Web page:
Monthly Archives: May 2012

Obstacles to Genealogy Research

A genealogical friend from Eastern Pennsylvania asked me recently what I might consider to be obstacles to research in Western Pennsylvania. I think that the number of minor civil divisions, neighborhood names, unincorporated villages, and railroad names that researchers encounter in Pittsburgh and Western PA is the biggest headache that many of my patrons deal with.

Unlike Philadelphia, Allegheny County still has 130 active minor civil divisions (cities, boroughs, townships). The City of Pittsburgh itself grew by annexation, so researchers are always finding references to long-gone places like Birmingham, East Birmingham, Temperanceville, McClure Township, Ormsby, Monongahela Borough, South Pittsburgh, West Pittsburgh, Allegheny City, etc. in their research. There were even two locations called Duquesne!

Pittsburgh in 1902, from the Library of Congress American Memory Collection.

The Pittsburgh city wards were re-numbered several times, most notably when Pittsburgh absorbed Allegheny City in 1907, which resulted in a major shift between the 1900 and 1910 census enumerations. Many duplicating street names in the two cities were changed at that time as well. Also, Pittsburgh has 89 (more or less!) neighborhood names still used within the city. Then we have the old unincorporated places in Pittsburgh such as Bayardstown, Cowansville, Minersville, Riceville, Sidneyville, Sligo, etc.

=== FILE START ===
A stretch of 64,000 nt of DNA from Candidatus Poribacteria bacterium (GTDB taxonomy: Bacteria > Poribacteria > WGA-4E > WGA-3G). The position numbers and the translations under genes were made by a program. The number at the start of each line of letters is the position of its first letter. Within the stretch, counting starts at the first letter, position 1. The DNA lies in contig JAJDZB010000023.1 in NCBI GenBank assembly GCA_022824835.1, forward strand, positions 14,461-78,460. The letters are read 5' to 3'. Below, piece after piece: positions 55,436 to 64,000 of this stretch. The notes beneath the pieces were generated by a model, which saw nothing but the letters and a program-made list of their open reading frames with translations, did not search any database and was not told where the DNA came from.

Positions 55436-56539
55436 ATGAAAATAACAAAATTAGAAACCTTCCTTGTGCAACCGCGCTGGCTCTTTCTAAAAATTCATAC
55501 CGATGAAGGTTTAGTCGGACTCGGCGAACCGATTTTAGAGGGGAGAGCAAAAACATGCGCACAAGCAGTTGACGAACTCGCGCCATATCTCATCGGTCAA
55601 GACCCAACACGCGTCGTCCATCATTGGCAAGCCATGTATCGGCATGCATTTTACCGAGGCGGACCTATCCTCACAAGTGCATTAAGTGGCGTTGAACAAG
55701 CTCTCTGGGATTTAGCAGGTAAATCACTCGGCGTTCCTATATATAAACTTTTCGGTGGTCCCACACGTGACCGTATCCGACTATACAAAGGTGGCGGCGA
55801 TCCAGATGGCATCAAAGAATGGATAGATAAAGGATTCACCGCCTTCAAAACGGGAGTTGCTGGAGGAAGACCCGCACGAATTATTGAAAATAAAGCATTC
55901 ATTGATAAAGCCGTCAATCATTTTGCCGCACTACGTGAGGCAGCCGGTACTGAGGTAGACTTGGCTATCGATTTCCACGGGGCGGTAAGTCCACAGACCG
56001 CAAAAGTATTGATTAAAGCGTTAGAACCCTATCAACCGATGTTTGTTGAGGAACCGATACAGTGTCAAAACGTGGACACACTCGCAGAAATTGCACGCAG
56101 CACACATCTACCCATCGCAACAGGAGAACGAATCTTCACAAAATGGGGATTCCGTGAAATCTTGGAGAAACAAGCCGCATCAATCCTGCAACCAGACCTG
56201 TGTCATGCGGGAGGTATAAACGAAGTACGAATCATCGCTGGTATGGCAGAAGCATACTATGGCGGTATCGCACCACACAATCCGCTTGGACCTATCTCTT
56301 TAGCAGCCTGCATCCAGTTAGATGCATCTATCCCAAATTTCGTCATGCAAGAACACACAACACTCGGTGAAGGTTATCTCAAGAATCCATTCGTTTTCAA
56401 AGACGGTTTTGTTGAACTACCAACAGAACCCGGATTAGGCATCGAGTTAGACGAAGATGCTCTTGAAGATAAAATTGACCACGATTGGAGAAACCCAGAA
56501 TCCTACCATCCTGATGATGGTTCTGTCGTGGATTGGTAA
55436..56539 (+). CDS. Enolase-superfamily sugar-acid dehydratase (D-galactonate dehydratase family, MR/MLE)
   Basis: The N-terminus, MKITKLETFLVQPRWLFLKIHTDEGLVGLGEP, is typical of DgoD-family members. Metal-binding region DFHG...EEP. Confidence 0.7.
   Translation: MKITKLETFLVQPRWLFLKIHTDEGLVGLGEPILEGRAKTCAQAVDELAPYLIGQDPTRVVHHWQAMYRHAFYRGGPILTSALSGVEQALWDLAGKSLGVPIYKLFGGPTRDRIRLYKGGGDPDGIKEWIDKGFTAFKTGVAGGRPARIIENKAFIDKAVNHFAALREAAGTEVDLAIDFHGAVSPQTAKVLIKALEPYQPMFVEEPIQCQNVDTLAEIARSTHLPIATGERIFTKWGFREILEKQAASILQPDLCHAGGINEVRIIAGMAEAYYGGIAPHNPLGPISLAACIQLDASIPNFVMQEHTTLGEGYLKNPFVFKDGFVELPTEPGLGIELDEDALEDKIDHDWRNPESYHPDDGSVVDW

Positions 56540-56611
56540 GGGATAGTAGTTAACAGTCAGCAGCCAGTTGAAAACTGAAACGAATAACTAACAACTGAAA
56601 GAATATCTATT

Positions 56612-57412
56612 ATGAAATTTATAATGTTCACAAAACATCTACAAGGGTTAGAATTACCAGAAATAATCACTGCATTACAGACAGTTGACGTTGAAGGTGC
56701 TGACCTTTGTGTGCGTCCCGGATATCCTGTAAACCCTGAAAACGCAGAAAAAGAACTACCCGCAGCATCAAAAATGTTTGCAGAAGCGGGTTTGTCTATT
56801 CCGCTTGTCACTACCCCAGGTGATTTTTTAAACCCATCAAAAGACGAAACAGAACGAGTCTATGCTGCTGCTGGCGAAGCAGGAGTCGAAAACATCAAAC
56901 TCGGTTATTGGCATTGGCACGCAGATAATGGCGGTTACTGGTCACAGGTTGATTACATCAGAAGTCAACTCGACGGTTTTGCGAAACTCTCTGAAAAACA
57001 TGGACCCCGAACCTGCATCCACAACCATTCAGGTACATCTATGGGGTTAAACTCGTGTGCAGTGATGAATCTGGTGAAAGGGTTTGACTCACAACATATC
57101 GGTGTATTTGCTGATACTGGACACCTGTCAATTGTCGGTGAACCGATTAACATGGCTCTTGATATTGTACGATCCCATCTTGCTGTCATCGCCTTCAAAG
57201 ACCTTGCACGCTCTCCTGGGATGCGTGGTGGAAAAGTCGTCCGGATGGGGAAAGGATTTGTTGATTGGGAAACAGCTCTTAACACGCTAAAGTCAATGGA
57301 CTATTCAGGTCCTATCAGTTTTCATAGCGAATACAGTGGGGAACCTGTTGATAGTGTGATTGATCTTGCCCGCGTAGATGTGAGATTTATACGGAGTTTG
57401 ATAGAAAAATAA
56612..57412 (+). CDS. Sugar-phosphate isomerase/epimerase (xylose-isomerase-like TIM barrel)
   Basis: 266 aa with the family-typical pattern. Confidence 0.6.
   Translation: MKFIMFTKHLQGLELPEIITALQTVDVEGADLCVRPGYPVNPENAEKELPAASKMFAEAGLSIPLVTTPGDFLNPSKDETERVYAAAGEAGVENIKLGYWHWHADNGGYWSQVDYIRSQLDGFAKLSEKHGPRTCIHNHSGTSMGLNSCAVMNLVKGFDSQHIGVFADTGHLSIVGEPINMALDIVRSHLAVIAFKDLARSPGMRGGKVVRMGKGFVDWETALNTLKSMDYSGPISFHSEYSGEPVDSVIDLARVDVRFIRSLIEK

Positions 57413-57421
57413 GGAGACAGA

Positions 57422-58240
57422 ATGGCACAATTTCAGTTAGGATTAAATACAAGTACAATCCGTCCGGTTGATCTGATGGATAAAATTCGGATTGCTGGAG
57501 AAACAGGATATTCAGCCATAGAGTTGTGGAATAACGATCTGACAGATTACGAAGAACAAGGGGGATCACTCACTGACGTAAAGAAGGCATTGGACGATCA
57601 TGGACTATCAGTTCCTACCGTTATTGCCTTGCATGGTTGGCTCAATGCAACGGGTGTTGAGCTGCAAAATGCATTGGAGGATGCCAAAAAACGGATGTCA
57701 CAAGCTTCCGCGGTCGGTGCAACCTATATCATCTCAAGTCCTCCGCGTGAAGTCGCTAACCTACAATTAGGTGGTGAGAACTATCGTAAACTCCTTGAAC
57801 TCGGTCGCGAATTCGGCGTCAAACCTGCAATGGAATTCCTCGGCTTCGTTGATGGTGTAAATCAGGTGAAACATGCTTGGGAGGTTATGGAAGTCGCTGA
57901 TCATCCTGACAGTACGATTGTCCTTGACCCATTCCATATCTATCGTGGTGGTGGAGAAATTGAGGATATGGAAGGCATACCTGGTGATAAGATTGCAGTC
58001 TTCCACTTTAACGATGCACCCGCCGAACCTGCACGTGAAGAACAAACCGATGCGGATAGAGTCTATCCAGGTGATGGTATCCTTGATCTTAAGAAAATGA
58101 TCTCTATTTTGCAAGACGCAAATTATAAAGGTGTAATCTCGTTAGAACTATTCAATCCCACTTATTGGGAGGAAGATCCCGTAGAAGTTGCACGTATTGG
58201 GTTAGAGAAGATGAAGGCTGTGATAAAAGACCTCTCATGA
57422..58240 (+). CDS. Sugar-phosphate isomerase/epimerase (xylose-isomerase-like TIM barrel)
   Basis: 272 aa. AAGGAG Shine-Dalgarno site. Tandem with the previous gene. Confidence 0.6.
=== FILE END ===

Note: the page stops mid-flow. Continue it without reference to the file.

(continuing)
There are many similar place names in Allegheny County as well: post office names, railroad station names, clusters of houses with names which pop up on documents to confuse the researcher, such as Bakerstown, Barking, Ferguson, Library, Linhart, Option, Semple, Wildwood, and many, many more. The best thing researchers can do for themselves is make friends with maps – both current maps and maps of the time periods they are researching! Then, if they have a question, they should just call us; we can usually steer them in the right direction, right away.

Sometimes it’s as simple as interpreting old handwriting. I had a patron looking for “Millersville Cemetery” the other day, but I knew that wasn’t right. I looked at the document in his hand and saw that it was “Minersville Cemetery” instead. So just ask us – it saves wear and tear on everyone! Our sister organization, the Western PA Genealogical Society, also has several publications which can help: their reprint of the 1911 street atlas (which shows the street names and ward changes) and the Allegheny County Cemetery Directory, which they compiled.